With Maine’s recent passing of the nation’s first stewardship framework legislation,all eyes may turn to Central Canada, specifically Ontario, to see how exactly such a lawcould play out, in terms of industry funding, costs and how it could improvethe recycling of packaging and printed paper for municipalities.
At the close of this past March, Maine Governor John Baldacci enacted Legislative Document 1631, making the Pine Tree State the nation’s first to enact a product stewardship framework for certain products reaching the end of their lifecycles. The product stewardship act, scheduled to commence next January, also encourages manufacturers to seek a product design that simplifies re-use and recycling. For a state that already has five product-specific extended producer responsibility laws in place, what can Maine expect to experience once this framework program begins? And, as California did with respect to electronics recycling legislation, what kind of impact will Maine have in encouraging other states to follow, or not to follow, its lead?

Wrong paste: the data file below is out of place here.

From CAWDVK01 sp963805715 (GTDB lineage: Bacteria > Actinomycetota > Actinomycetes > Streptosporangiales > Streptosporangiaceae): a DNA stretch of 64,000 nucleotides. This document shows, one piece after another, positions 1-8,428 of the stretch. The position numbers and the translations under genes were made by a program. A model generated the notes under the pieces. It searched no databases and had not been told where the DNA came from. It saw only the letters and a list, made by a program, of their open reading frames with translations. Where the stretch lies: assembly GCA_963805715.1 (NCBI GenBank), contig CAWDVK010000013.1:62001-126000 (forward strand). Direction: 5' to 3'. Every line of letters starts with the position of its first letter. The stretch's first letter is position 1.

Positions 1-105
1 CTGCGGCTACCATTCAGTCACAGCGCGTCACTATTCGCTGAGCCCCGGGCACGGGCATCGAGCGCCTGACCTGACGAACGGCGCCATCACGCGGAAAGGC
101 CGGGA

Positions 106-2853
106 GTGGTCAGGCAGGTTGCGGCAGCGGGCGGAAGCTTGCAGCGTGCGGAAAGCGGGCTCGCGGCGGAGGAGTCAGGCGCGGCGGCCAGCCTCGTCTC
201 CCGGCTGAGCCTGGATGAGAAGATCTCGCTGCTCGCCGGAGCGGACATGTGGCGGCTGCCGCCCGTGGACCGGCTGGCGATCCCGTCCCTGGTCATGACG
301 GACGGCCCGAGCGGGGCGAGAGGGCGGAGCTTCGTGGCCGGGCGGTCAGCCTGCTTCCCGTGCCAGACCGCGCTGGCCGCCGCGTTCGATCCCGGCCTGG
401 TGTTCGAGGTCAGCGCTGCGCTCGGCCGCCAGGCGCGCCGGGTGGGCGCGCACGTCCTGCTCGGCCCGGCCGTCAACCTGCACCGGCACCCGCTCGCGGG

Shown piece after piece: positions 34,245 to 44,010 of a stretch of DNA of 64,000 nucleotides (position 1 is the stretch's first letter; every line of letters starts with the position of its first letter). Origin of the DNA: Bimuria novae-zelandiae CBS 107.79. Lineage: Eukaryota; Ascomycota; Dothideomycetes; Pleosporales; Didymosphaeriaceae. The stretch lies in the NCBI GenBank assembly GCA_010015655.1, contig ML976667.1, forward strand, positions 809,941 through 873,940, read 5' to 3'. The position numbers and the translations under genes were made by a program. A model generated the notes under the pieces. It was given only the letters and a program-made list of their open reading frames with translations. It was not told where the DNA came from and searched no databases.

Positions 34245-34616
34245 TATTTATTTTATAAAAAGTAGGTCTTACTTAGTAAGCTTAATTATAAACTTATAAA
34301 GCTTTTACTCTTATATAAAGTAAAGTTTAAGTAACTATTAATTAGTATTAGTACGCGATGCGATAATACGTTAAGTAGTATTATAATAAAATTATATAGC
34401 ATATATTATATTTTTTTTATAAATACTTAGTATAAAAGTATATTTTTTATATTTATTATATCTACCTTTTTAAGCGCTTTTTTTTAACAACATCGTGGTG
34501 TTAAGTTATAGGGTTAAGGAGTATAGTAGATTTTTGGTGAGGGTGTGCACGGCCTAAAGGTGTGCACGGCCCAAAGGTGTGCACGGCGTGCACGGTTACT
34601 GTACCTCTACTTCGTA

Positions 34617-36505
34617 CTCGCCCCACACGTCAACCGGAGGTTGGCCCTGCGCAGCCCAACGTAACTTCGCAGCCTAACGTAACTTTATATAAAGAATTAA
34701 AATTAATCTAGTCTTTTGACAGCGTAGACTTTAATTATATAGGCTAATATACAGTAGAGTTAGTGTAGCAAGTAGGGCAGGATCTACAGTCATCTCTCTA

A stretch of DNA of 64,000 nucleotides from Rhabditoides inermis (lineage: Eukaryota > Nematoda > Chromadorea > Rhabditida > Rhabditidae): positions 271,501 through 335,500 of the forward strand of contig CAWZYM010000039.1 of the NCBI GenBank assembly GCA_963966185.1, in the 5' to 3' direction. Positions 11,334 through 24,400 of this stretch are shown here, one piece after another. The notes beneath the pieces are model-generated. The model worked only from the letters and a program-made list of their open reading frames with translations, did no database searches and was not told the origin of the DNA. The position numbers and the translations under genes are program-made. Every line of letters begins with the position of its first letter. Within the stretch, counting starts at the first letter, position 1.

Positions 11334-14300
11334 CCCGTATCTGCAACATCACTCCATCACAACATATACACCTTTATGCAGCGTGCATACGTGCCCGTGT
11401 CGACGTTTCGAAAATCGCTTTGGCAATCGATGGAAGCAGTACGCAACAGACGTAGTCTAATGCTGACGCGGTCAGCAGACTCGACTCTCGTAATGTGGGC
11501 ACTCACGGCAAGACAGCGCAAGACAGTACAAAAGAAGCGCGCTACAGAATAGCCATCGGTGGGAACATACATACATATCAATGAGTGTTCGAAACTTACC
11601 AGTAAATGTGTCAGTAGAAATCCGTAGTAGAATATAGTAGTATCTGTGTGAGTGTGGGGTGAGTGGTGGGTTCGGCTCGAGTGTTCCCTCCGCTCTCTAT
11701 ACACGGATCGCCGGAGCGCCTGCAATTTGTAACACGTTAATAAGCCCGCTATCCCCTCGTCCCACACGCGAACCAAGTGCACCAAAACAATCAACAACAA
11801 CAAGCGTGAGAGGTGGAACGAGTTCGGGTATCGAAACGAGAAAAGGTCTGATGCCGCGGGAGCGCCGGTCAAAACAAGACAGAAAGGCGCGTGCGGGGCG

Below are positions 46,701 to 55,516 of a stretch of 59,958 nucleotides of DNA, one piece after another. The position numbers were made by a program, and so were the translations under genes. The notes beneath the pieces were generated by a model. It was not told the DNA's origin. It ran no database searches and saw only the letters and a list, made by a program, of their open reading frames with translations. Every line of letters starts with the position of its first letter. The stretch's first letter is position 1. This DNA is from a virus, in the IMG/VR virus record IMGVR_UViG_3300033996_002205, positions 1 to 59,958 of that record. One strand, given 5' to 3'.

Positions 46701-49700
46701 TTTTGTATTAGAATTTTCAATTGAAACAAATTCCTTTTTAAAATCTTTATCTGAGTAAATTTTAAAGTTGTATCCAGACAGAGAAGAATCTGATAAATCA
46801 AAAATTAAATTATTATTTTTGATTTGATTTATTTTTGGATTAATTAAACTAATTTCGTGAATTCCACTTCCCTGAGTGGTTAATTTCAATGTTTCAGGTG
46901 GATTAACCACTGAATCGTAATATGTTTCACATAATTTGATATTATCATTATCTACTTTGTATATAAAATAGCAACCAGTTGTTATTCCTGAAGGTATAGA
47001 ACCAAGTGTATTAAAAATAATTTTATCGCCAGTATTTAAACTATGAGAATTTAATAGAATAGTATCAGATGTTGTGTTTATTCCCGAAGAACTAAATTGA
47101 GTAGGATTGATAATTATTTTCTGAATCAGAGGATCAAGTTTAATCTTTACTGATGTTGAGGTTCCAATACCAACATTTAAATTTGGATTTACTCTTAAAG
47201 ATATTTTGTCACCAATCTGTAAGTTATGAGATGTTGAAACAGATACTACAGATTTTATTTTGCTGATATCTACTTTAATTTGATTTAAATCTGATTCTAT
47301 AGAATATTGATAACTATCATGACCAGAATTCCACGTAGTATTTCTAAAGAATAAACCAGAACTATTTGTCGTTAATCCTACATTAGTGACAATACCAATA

As with most political matters these days, understanding the history and interests can provide the necessary context to clearly discern the situation at hand. For the purpose of this article, the Canadian province of Ontario – Canada’s largest at over 13.1 million residents – and its five plus year experience with industryfinanced recycling, provides an excellent working model of how a framework program is likely to be structured in Maine.